The use of potentially life-saving technology differs from nation to nation. The United States, for example, has the highest infant mortality of any industrial nation. It has more young black men in prison than in college. Its students routinely perform poorly on standardized science and mathematics tests when compared with students of the same age in other countries.
The disparity in real incomes between the rich and the poor and the decline of the middle class have been growing swiftly over the past decade and a half. High-technology industry has been fleeing American shores. After leading the world in almost all these respects in midcentury, there are some signs of decline in the United States at century's end. The quality of leadership can be pointed to, but so can the dwindling penchant for critical thinking and political action in its citizens.
TOTALITARIAN AND MILITARY TECHNOLOGY: The means of making war, of mass killings, of the annihilations of whole peoples, has reached unprecedented levels in the 20th century. In 1901, there were no military aircraft or missiles, and the most powerful artillery could loft a shell a few miles and kill a handful of people. By the second third of the 20th century, some 70,000 nuclear weapons had been accumulated.
Many of them were fitted to strategic rocket boosters, fired from silos or submarines, able to reach virtually any part of the world, and each warhead powerful enough to destroy a large city.
Today we are in the throes of major arms reductions, both in warheads and delivery systems, by the United States and the former Soviet Union. Were all present treaties - even those not yet ratified - implemented, the United States and Russia would still have enough weapons to destroy every city on the planet twice over. The climatic effects of a global thermonuclear war seem to be sufficient to destroy the global civilization and perhaps the human species.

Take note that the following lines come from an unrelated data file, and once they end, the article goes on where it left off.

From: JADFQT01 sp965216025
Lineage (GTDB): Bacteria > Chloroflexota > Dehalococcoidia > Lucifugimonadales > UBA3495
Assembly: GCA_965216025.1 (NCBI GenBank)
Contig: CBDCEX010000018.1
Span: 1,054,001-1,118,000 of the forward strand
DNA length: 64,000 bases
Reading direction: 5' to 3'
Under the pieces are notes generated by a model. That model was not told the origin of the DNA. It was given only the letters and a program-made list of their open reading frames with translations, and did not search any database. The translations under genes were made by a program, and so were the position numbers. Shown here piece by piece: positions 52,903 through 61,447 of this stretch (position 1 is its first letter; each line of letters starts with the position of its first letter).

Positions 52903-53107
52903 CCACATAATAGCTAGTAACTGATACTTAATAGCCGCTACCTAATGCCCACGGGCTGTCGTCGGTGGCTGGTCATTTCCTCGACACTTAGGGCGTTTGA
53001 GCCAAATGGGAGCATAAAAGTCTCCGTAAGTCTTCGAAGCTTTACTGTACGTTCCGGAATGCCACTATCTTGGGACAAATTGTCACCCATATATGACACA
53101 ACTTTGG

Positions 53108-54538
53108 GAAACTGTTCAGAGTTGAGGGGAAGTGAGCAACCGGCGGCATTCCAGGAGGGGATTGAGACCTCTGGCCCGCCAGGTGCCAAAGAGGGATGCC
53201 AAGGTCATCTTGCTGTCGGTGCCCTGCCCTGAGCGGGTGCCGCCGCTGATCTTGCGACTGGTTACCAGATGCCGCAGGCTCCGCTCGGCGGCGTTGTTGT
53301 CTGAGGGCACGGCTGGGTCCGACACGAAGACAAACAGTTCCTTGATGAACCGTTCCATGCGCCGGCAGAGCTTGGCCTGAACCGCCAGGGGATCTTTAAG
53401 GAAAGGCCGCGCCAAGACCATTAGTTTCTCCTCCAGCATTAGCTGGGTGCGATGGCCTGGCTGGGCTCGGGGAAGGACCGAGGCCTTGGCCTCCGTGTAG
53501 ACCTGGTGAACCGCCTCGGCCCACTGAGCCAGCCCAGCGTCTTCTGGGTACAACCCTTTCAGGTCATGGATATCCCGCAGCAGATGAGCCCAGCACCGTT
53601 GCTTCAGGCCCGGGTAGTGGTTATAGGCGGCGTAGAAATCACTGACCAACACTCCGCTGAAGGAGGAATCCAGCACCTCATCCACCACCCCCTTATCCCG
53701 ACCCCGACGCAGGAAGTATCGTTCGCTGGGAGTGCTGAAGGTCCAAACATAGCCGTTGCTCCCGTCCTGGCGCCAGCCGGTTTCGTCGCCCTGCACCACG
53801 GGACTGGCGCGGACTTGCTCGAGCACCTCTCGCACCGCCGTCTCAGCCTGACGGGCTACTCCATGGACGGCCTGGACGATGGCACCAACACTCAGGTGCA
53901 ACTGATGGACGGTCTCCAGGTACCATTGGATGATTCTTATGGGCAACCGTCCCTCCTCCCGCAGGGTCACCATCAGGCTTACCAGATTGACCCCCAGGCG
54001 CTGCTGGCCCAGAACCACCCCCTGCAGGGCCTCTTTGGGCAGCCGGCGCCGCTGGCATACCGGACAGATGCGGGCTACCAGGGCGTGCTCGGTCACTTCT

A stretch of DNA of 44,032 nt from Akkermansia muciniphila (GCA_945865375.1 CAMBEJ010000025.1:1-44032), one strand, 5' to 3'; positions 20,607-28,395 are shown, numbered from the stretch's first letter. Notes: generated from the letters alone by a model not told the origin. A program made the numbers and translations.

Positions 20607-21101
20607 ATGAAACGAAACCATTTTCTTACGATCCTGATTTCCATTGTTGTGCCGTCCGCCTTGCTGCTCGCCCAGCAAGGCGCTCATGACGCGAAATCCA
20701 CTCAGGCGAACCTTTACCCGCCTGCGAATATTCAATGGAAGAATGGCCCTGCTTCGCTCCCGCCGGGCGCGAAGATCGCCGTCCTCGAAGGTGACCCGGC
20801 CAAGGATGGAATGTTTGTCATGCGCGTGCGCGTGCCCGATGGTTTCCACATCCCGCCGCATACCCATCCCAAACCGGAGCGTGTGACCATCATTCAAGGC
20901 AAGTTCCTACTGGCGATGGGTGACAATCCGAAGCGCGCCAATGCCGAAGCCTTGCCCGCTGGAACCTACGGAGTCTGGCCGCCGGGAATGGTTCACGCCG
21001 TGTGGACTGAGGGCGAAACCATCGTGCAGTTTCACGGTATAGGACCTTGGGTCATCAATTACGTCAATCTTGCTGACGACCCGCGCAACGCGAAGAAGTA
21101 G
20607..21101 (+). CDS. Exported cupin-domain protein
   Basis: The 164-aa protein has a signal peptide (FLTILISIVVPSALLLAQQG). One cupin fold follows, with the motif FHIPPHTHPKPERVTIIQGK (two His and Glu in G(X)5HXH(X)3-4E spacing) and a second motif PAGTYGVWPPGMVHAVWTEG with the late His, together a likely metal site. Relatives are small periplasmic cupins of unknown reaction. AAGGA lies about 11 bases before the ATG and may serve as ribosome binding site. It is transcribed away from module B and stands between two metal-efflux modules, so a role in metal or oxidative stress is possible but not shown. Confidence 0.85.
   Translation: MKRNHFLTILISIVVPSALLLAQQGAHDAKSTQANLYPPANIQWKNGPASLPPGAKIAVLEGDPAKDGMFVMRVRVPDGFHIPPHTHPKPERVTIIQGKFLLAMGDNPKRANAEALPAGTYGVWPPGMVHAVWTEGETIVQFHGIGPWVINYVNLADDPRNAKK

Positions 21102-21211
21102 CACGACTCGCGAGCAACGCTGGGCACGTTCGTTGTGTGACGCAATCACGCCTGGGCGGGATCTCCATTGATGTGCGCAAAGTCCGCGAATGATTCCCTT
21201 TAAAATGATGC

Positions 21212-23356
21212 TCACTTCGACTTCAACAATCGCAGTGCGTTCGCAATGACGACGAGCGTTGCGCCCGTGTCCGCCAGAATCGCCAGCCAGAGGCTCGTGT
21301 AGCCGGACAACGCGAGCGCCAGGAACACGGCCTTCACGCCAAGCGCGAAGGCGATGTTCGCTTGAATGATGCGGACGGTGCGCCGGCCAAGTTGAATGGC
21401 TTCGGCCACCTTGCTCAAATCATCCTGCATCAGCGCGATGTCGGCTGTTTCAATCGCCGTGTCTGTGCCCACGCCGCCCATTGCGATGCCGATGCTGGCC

Formidable arsenals are also in the possession of Britain, France, China and Israel, with Pakistan, India and many other nations able to assemble nuclear weapons on short notice. In addition, horrendously deadly chemical and biological weapons are in many lands worldwide. In a century bubbling over with fanaticism, ideological certainty and mad leaders, this accumulation of unprecedentedly lethal weapons does not bode well for the human future.
More than 150 million human beings have been killed in warfare and by the direct orders of national leaders in the 20th century.
Our technology has become so powerful that not only on purpose but also inadvertently we can alter th environment on a large scale and threaten many species on earth, our own included. Chlorofluorocarbons and bromine compounds attack the protective ozone layer. The burning of fossil fuels produces global warming, which is likely to reach serious proportions by the end of the next century. We destroy an acre of forest every second and exterminate a species of life every day.
The simple fact is we are performing unprecedented experiments on the global environment and in general hoping against hope that the problems will solve themselves and go away.
Ethnocentric and xenophobic vendettas have been rife on every continent. Systematic attempts to annihilate whole ethnic groups have occurred - most notably in Nazi Germany, but also in Rwanda, the former Yugoslavia and elsewhere. Similar tendencies have existed throughout human history, but only in the 20th century has technology made killing on such a scale practical.
Strategic bombing, missiles and long-range artillery have the "advantage" that the combatants need not come face-to-face with the agony they have worked. Their consciences need not trouble them.
The global military budget at the end of the 20th century is close to a trillion dollars a year. Think of how much human good could be purchased for even a fraction of that.
THE REVELATIONS OF SCIENCE: Every branch of science has made stunning advances in the 20th century. The very foundations of physics have been revolutionized by the special and general theories of relativity and by quantum mechanics. It was in this century that the nature of atoms - with protons and neutrons in a central nucleus and electrons in a surrounding cloud - was first understood, when the constituent components of protons and neutrons, the quarks, were first glimpsed, and when a host of exotic abort-lived elementary particles first bonged up under the ministrations of high-energy accelerators and cosmic rays.